In this issue

Jonathan Tobin: Defending the Right to a Jewish State

Heather Hale: Compliment your kids without giving them big heads

Megan Shauri: 10 ways you are ruining your own happiness

Carolyn Bigda: 8 Best Dividend Stocks for 2015

Kiplinger's Personal Finance editors: 7 Things You Didn't Know About Paying Off Student Loans

Samantha Olson: The Crucial Mistake 55% Of Parents Are Making At Their Baby's Bedtime

Densie Well, Ph.D., R.D. Open your eyes to yellow vegetables

The Kosher Gourmet by Megan Gordon With its colorful cache of purples and oranges and reds, COLLARD GREEN SLAW is a marvelous mood booster --- not to mention just downright delish
April 18, 2014

Rabbi Yonason Goldson: Clarifying one of the greatest philosophical conundrums in theology

Caroline B. Glick: The disappearance of US will

Megan Wallgren: 10 things I've learned from my teenagers

Lizette Borreli: Green Tea Boosts Brain Power, May Help Treat Dementia

John Ericson: Trying hard to be 'positive' but never succeeding? Blame Your Brain

The Kosher Gourmet by Julie Rothman Almondy, flourless torta del re (Italian king's cake), has royal roots, is simple to make, . . . but devour it because it's simply delicious

April 14, 2014

Rabbi Dr Naftali Brawer: Passover frees us from the tyranny of time

Greg Crosby: Passing Over Religion

Eric Schulzke: First degree: How America really recovered from a murder epidemic

Georgia Lee: When love is not enough: Teaching your kids about the realities of adult relationships

Cameron Huddleston: Freebies for Your Lawn and Garden

Gordon Pape: How you can tell if your financial adviser is setting you up for potential ruin

Dana Dovey: Up to 500,000 people die each year from hepatitis C-related liver disease. New Treatment Has Over 90% Success Rate

Justin Caba: Eating Watermelon Can Help Control High Blood Pressure

The Kosher Gourmet by Joshua E. London and Lou Marmon Don't dare pass over these Pesach picks for Manischewitz!

April 11, 2014

Rabbi Hillel Goldberg: Silence is much more than golden

Caroline B. Glick: Forgetting freedom at Passover

Susan Swann: How to value a child for who he is, not just what he does

Cameron Huddleston: 7 Financial Tasks You Should Tackle Right Now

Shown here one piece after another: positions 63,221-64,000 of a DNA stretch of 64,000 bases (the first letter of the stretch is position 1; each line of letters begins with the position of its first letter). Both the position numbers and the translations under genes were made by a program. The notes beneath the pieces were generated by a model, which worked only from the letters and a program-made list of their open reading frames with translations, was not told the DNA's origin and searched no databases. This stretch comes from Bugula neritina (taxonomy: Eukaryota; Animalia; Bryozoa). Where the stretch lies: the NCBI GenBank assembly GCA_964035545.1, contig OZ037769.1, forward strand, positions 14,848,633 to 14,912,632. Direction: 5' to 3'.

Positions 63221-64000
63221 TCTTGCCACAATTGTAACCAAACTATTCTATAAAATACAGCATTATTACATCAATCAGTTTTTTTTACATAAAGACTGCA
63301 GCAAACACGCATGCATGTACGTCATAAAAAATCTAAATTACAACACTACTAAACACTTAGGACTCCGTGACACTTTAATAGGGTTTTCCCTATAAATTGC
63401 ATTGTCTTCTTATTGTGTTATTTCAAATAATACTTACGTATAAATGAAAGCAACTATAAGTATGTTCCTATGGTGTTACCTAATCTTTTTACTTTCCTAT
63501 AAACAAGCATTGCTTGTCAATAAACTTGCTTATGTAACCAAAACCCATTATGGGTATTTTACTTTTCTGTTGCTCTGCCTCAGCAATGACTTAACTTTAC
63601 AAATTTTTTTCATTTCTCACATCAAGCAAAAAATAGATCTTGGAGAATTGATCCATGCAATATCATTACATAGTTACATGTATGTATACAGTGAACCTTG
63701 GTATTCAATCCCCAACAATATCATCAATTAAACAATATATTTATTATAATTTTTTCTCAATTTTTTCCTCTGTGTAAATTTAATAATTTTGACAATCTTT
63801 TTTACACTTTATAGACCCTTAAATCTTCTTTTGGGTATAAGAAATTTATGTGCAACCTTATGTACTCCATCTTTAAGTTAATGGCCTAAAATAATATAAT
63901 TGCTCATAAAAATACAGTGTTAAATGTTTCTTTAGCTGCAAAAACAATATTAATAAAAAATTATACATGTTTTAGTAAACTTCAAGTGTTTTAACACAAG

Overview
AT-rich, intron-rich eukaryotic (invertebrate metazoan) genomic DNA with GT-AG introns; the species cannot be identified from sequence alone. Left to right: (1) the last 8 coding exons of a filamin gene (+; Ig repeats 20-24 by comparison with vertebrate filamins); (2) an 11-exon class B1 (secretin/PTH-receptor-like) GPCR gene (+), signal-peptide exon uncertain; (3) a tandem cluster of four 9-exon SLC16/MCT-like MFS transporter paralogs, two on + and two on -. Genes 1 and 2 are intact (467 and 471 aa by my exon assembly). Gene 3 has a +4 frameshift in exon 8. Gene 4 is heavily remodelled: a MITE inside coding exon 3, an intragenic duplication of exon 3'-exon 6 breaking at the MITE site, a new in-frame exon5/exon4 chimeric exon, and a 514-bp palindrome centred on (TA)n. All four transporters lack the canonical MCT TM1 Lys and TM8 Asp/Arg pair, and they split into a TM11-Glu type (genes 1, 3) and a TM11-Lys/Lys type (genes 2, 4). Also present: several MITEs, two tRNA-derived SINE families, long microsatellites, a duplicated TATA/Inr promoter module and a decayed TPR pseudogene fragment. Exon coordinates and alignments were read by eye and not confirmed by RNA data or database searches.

Sandra Block and Lisa Gerstner: How to Profit From Your Passion

Susan Scutti: A Simple Blood Test Might Soon Diagnose Cancer

Chris Weller: Have A Slow Metabolism? Let Science Speed It Up For You

The Kosher Gourmet by Diane Rossen Worthington Whitefish Terrine: A French take on gefilte fish

April 9, 2014

Jonathan Tobin: Why Did Kerry Lie About Israeli Blame?

Samuel G. Freedman: A resolution 70 years later for a father's unsettling legacy of ashes from Dachau

Jessica Ivins: A resolution 70 years later for a father's unsettling legacy of ashes from Dachau

Kim Giles: Asking for help is not weakness

Kathy Kristof and Barbara Hoch Marcus: 7 Great Growth Israeli Stocks

Matthew Mientka: How Beans, Peas, And Chickpeas Cleanse Bad Cholesterol and Lowers Risk of Heart Disease

Sabrina Bachai: 5 At-Home Treatments For Headaches

The Kosher Gourmet by Daniel Neman Have yourself a matzo ball: The secrets bubby never told you and recipes she could have never imagined

April 8, 2014

Lori Nawyn: At Your Wit's End and Back: Finding Peace

Susan B. Garland and Rachel L. Sheedy: Strategies Married Couples Can Use to Boost Benefits

David Muhlbaum: Smart Tax Deductions Non-Itemizers Can Claim

Jill Weisenberger, M.S., R.D.N., C.D.E : Before You Lose Your Mental Edge

Dana Dovey: Coffee Drinkers Rejoice! Your Cup Of Joe Can Prevent Death From Liver Disease

Chris Weller: Electric 'Thinking Cap' Puts Your Brain Power Into High Gear

The Kosher Gourmet by Marlene Parrish A gift of hazelnuts keeps giving --- for a variety of nutty recipes: Entree, side, soup, dessert

April 4, 2014

Rabbi David Gutterman: The Word for Nothing Means Everything

Charles Krauthammer: Kerry's folly, Chapter 3

Amy Peterson: A life of love: How to build lasting relationships with your children

John Ericson: Older Women: Save Your Heart, Prevent Stroke Don't Drink Diet

John Ericson: Why 50 million Americans will still have spring allergies after taking meds

Cameron Huddleston: Best and Worst Buys of April 2014

Stacy Rapacon: Great Mutual Funds for Young Investors

Sarah Boesveld: Teacher keeps promise to mail thousands of former students letters written by their past selves

The Kosher Gourmet by Sharon Thompson Anyone can make a salad, you say. But can they make a great salad? (SECRETS, TESTED TECHNIQUES + 4 RECIPES, INCLUDING DRESSINGS)

April 2, 2014

Paul Greenberg: Death and joy in the spring

Dan Barry: Should South Carolina Jews be forced to maintain this chimney built by Germans serving the Nazis?

Mayra Bitsko: Save me! An alien took over my child's personality

Frank Clayton: Get happy: 20 scientifically proven happiness activities

Susan Scutti: It's Genetic! Obesity and the 'Carb Breakdown' Gene

Lecia Bushak: Why Hand Sanitizer May Actually Harm Your Health